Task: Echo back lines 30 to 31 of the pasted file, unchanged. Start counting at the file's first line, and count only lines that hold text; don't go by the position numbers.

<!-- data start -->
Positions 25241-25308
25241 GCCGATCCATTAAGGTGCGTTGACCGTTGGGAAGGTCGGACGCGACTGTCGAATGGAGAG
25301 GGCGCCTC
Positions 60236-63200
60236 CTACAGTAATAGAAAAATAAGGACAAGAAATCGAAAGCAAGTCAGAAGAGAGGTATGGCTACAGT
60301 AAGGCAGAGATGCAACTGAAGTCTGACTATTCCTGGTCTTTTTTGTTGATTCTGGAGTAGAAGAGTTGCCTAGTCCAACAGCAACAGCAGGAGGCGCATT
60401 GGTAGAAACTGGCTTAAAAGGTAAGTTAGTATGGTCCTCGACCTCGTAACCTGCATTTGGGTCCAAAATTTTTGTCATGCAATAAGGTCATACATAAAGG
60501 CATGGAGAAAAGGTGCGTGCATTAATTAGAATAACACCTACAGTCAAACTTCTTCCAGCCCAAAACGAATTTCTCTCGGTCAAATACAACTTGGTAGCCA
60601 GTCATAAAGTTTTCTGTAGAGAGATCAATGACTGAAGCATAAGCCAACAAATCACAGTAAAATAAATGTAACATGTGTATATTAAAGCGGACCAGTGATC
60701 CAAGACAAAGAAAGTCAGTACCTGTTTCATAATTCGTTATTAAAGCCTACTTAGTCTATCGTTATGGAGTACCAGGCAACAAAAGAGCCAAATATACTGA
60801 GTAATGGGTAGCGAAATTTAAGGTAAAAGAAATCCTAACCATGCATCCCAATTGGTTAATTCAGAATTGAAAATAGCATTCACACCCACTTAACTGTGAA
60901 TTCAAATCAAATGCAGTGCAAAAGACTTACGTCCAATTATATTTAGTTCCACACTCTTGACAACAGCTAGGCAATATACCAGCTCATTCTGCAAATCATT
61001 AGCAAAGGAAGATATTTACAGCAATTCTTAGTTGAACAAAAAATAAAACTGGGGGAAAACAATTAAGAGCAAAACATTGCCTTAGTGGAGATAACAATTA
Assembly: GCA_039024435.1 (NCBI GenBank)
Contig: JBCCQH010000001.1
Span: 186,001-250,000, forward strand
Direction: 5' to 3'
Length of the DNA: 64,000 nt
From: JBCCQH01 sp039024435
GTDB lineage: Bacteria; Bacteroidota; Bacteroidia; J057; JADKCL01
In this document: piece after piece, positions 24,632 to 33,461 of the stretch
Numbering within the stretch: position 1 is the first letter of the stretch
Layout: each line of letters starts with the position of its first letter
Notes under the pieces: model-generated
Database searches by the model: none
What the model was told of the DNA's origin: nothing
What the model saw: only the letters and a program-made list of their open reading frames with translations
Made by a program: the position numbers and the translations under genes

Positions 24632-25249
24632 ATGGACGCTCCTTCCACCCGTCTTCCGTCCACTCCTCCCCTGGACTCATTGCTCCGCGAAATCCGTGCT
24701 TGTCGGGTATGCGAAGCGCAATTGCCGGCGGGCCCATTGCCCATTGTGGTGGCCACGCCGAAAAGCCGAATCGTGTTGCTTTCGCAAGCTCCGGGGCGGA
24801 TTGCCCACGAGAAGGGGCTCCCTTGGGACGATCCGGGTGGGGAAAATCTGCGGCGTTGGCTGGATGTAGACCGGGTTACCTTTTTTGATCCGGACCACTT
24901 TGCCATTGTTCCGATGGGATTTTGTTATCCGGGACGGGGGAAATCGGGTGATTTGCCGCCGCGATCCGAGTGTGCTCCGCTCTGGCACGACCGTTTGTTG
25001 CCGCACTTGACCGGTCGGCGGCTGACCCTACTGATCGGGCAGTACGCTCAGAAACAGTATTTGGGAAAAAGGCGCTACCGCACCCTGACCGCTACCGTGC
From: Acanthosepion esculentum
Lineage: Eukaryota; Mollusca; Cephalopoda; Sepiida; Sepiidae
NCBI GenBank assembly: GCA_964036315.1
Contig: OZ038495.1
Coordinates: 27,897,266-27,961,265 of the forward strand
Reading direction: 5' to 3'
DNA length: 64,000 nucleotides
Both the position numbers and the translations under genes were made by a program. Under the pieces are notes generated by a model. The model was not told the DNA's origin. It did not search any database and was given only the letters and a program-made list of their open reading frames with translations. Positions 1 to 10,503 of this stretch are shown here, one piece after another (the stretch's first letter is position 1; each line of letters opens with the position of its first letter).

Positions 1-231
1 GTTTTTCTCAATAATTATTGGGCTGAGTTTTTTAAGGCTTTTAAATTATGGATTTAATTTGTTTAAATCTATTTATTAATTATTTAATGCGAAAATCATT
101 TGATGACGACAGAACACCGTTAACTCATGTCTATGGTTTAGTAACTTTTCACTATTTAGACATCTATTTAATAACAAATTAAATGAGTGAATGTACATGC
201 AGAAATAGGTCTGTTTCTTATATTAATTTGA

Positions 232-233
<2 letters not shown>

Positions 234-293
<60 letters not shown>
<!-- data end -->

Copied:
24632 ATGGACGCTCCTTCCACCCGTCTTCCGTCCACTCCTCCCCTGGACTCATTGCTCCGCGAAATCCGTGCT
24701 TGTCGGGTATGCGAAGCGCAATTGCCGGCGGGCCCATTGCCCATTGTGGTGGCCACGCCGAAAAGCCGAATCGTGTTGCTTTCGCAAGCTCCGGGGCGGA